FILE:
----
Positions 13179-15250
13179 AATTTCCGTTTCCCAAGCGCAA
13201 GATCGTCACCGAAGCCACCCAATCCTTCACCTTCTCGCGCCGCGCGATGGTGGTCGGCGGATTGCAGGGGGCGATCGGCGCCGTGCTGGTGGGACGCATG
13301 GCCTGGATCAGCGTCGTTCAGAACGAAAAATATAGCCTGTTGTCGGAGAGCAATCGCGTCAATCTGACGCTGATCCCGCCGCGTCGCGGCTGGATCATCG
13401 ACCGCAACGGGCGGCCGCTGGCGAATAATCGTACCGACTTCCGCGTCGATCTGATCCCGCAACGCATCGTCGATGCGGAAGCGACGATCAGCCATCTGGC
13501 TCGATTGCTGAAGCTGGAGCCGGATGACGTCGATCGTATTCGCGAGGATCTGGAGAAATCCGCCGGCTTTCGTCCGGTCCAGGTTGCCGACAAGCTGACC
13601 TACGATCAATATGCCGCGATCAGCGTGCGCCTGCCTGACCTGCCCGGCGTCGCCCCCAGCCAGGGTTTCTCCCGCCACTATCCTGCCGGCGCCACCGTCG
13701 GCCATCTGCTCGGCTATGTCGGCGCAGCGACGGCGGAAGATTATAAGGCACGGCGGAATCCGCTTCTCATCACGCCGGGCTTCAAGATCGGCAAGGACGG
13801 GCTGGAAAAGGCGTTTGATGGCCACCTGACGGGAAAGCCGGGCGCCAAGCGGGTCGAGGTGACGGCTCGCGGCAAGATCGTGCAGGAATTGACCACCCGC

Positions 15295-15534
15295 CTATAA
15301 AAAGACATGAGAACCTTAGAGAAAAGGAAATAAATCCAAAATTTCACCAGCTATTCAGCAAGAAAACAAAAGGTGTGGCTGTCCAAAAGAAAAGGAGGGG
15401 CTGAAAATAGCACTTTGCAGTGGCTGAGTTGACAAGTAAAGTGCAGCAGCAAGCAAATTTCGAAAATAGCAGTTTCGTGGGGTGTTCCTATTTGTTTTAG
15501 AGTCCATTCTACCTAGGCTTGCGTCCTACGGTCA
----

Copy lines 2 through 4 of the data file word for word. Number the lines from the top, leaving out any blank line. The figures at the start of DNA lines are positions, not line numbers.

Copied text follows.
13179 AATTTCCGTTTCCCAAGCGCAA
13201 GATCGTCACCGAAGCCACCCAATCCTTCACCTTCTCGCGCCGCGCGATGGTGGTCGGCGGATTGCAGGGGGCGATCGGCGCCGTGCTGGTGGGACGCATG
13301 GCCTGGATCAGCGTCGTTCAGAACGAAAAATATAGCCTGTTGTCGGAGAGCAATCGCGTCAATCTGACGCTGATCCCGCCGCGTCGCGGCTGGATCATCG